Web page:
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History Center Exibit explores Pennsylvania's impact on the Civil War


Last updated 6/24/2013 at 4:38pm

The Senator John Heinz History Center will provide visitors with an in-depth look at Pennsylvania’s significant role during the Civil War as part of its new major exhibition, Pennsylvania’s Civil War, presented by Mylan.

In addition to highlighting the state’s contributions to important conflicts such as the Battle of Gettysburg, Pennsylvania’s Civil War showcases Pittsburgh’s role as the “Arsenal of the Union” and the impact that Western Pennsylvanians had on the war both on the battlefield and on the home front. The exhibition is a key component in a series of History Center programs and publications developed in partnership with PA Civil War 150, the statewide initiative to commemorate the 150th anniversary of the Civil War.

Pennsylvania’s Civil War features more than 150 artifacts, including items on loan from the Smithsonian Institution, the State Museum of Pennsylvania, and the National Civil War Museum, along with rare archival images, six life-like museum figures, and immersive settings. The exhibition helps to bring to life the personal stories of those impacted during the four-year war, including soldiers, women, African Americans, and children.

The History Center utilized an innovative 3-D printing process to create a massive 26-foot-long, nine-ton smooth bore Rodman Cannon, underwritten by Dan and Bonnie Sandman. It provides a life-size example of Pittsburgh’s military production and prowess during the Civil War. The original cannon, built in 1864 at the Fort Pitt Foundry in Pittsburgh’s Strip District, weighed nearly 90 tons. The cannon could shoot a 20-inch cannonball 4.5 miles and was designed and cast using groundbreaking technology developed by Thomas Jackson Rodman.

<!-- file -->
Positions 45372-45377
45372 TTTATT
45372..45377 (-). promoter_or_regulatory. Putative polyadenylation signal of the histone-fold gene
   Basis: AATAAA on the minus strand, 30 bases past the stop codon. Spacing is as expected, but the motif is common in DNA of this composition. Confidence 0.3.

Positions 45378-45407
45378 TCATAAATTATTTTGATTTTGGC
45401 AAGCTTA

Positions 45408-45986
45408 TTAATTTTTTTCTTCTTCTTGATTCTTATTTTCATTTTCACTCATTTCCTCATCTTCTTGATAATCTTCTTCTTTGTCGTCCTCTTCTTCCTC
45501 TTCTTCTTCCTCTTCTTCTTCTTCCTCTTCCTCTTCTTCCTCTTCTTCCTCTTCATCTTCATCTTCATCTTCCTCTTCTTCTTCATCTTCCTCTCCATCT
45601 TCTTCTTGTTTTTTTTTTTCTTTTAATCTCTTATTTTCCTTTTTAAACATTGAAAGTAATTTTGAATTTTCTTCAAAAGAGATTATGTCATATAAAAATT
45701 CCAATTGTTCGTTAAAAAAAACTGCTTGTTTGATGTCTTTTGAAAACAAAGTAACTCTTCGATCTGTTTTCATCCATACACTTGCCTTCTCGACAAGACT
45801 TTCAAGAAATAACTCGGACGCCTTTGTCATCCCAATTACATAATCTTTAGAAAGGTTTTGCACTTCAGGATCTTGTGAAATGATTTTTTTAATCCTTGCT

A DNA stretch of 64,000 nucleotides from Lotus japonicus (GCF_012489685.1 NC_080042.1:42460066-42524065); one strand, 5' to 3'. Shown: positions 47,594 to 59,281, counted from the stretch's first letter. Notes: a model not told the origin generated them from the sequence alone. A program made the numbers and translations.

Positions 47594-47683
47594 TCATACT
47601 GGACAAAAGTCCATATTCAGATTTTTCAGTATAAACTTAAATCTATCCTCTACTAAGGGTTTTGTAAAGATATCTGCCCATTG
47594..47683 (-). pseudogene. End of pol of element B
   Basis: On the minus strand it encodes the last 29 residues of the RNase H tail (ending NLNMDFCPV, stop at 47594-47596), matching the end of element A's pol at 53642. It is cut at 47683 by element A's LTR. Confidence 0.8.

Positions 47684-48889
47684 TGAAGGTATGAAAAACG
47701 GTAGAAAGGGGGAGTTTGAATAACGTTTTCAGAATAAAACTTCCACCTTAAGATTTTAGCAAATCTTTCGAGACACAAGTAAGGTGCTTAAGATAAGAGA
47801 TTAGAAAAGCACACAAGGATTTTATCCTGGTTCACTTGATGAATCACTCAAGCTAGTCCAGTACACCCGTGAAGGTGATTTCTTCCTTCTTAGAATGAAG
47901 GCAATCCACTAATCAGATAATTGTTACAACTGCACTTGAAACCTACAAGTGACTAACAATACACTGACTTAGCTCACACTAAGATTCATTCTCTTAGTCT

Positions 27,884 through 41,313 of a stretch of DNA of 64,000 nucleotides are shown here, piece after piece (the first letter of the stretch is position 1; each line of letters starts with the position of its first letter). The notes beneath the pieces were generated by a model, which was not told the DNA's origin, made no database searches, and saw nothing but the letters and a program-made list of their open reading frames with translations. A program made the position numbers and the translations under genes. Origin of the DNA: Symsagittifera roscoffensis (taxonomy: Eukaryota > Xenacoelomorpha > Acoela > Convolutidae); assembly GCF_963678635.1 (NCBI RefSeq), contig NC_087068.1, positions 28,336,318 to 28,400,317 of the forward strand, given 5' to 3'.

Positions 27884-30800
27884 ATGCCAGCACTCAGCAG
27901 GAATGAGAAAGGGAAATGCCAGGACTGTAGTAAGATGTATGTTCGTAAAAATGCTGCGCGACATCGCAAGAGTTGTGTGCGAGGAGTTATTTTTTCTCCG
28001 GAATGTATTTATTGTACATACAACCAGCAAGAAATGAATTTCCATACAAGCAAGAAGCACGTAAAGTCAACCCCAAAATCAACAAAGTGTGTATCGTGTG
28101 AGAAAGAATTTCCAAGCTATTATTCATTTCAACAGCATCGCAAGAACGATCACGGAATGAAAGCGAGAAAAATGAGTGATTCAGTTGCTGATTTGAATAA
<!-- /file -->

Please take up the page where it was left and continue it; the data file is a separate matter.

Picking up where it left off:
Many of the artifacts featured in the exhibit are selected from the History Center’s collection, as well as private collectors, including noted Civil War author Kenneth Turner.

Highlights of the Pennsylvania’s Civil War exhibit include:

· An immersive setting where visitors will walk through a recreated street in 1863 Pittsburgh and learn about the looming threat of a Confederate invasion;

· A tintype camera and portable printing press on loan from the Smithsonian Institution;

· A July 1863 letter written by Union Army officer Joshua Chamberlain to his wife Fanny after the Battle of Gettysburg that laments Strong Vincent’s death, on loan from the National Civil War Museum;

· A bullet-shot forage cap worn by a Pennsylvania Reserves soldier at the Battle of Antietam;

· Mourning jewelry, accessories, and costumes;

· A militia drum, fife, bugles, 19th century board games, and other materials used by soldiers in camp;

· “Old Iron City” camp fiddle retrieved by the members of the 193rd Pennsylvania and inscribed with the names of each of the soldiers;

· Personal mementoes and gifts given to soldiers as they headed off to war, such as a sewing kit, a needle case, and a Bible; and

· Original Civil War recruitment posters from communities across Pennsylvania, including Pittsburgh, Philadelphia, Blairsville, Lock Haven, and Meadville.

On select weekends and special events throughout the year, the exhibit will feature Civil War-themed living history demonstrations which will provide visitors with a realistic portrayal of life in Western Pa. during the war.

Pennsylvania’s Civil War will complement additional Civil War areas located in several of the History Center’s long-term exhibitions, including From Slavery to Freedom on the fourth floor, Pittsburgh: A Tradition of Innovation on the second floor, and the Sigo Falk Collections Center, which features the Monongahela House bed that Abraham Lincoln slept in during his only visit to Pittsburgh in 1861.

The exhibit is on display through Jan. 5, 2014.

For more information on Pennsylvania’s Civil War, including artifact photos and updated event information, visit


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